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Implementing Annotations

How to use the internal API to implement built-in annotations in tao_idl or a compiler that uses tao_idl.

Table of Contents:

IDL Annotations

Annotations are a feature of IDLv4 that allows IDL authors to pass hints to the IDL compiler that can change compiler behavior and code generation. They are similar to some uses of #pragma, but are more powerful because they are integrated with IDL and are more expressive. In the latest IDL specification as of writing, version 4.2, they are described in section 7.4.15.1.

The concept behind annotations exists in other languages like Java and Python, as decorators, and in C++11 and C#, as attributes. Like Java and Python, annotations can appear in front of declarations, have @ at the beginning, and can look like function call.

Here is an example of what IDL using some OMG standard annotations might look like:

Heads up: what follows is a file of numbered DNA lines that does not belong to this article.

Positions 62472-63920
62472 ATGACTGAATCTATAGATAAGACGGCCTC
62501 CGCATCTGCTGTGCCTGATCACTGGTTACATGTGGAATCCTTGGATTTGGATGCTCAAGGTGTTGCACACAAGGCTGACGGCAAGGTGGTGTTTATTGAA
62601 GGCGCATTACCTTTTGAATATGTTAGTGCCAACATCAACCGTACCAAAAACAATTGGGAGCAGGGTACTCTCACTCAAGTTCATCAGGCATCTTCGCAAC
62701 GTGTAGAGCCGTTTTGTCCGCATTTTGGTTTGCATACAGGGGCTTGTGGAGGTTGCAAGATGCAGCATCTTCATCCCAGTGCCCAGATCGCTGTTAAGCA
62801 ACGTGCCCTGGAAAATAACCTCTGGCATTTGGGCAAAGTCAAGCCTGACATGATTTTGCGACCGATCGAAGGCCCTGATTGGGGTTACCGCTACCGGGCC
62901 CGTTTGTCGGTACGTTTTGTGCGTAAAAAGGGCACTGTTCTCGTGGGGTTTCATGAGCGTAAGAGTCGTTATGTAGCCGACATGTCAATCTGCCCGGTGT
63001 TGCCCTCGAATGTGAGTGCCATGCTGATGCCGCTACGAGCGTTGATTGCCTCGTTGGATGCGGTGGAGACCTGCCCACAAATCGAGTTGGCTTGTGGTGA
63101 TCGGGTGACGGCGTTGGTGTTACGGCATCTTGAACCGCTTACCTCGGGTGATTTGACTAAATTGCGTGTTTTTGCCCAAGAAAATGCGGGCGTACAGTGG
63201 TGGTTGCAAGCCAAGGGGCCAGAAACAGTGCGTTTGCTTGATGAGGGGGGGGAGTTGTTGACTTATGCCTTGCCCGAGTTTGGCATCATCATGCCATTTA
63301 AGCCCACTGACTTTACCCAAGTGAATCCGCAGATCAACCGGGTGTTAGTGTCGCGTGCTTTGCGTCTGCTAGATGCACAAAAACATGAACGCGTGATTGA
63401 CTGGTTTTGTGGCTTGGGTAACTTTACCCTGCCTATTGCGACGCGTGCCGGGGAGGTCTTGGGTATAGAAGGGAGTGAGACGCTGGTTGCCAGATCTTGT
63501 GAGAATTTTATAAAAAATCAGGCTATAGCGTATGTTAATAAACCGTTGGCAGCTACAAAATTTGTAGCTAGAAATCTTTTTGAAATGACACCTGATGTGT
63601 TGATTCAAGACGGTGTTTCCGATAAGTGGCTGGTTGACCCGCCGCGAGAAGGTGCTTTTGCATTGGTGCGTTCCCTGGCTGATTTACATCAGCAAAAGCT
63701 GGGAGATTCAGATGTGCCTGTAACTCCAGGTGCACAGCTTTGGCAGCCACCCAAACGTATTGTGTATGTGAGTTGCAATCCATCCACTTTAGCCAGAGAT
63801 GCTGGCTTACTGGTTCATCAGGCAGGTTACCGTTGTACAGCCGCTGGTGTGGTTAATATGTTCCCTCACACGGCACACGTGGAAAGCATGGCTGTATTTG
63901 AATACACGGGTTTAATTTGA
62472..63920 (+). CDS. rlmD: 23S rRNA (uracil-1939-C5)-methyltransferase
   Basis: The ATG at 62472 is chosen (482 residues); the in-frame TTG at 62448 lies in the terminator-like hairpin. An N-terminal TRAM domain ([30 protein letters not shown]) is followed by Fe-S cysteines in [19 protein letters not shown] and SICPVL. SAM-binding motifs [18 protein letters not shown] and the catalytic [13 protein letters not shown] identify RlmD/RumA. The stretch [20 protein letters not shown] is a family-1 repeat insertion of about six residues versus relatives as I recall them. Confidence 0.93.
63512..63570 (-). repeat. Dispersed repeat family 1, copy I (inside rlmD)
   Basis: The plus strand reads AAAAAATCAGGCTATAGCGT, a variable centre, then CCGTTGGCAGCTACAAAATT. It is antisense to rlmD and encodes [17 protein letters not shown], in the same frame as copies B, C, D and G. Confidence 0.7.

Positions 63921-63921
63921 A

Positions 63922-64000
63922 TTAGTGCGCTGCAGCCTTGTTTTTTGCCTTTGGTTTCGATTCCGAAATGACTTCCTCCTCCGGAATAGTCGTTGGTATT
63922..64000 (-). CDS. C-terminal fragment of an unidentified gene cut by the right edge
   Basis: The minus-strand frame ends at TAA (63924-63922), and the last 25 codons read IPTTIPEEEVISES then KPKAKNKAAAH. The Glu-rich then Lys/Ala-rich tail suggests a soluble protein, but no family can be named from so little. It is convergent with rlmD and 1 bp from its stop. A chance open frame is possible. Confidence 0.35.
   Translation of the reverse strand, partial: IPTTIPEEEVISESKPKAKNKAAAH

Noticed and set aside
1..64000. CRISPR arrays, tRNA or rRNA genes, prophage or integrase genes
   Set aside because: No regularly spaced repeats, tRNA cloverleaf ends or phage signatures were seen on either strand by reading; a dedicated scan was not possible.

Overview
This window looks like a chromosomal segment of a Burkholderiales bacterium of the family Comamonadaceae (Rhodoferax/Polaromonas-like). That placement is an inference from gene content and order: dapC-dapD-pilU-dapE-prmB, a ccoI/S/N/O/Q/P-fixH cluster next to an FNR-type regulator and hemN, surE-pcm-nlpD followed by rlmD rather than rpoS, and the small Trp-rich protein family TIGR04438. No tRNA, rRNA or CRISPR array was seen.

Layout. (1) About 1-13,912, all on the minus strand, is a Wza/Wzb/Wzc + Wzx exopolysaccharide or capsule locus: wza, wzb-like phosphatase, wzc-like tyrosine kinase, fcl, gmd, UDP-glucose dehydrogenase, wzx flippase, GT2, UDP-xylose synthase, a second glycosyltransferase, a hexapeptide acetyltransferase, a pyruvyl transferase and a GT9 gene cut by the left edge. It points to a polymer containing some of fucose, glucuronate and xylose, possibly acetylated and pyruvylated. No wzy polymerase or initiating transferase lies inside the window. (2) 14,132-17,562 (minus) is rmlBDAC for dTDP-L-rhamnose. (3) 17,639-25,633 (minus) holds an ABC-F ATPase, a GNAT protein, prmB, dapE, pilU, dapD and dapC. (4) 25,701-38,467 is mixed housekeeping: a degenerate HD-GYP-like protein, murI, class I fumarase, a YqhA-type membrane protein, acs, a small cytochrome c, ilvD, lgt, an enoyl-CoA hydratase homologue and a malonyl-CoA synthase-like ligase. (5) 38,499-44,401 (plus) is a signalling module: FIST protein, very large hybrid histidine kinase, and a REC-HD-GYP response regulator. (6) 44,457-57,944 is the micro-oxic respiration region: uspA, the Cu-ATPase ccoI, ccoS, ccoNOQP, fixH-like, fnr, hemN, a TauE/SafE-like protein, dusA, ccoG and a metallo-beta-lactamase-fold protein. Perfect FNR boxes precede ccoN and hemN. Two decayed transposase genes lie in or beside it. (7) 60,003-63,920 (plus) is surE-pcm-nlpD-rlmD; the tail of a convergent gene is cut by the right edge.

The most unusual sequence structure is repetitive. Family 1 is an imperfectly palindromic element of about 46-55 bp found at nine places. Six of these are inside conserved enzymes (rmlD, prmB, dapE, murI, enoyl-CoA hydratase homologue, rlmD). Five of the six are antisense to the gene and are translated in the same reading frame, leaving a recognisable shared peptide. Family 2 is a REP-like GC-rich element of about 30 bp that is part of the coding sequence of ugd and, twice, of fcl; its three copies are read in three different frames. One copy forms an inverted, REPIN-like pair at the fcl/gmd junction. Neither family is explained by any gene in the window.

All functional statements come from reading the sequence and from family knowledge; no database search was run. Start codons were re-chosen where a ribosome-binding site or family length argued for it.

enum Urgency_t {
  SUPPLEMENTARY,
  @default_literal INFORMATIVE,
  CRITICAL
};

@unit("Hour(s)")
@range(min=0,max=23)
typedef short Hours_t;

@unit("Day(s)")
typedef unsigned long Days_t;

struct Time_t {
  Hours_t hours;
  Days_t days;
};

@mutable
struct Report {
  @key
  unsigned long index;

  @optional
  Expiration_t expiration;

  @optional
  Urgency_t urgency;

  string message;
};

Special Cases of Annotations

Annotations "may be applied to any IDL constructs or sub-constructs", as defined by the OMG. This is very vague and the OMG has not clarified this as of IDL 4.2. (Also see Limitation #1). What can be said about it though is that other than before normal declarations, like before structs, typedefs, and constants, in TAO_IDL as of writing, annotations can also be applied in the following cases. See "Reading Special Cases of Annotations" for how to have the compiler use these kinds of annotations.

Union Discriminators

See Compiler Example

enum GradeType {
  PASS_FAIL,
  PASS_70,
  PASS_80
};
union Grade switch (@key GradeType) {
case PASS_FAIL:
  boolean pass;
case PASS_70:
case PASS_80:
default:
  short grade;
};

Base Types in Sequences

See Compiler Example

struct Event {
  short data;
};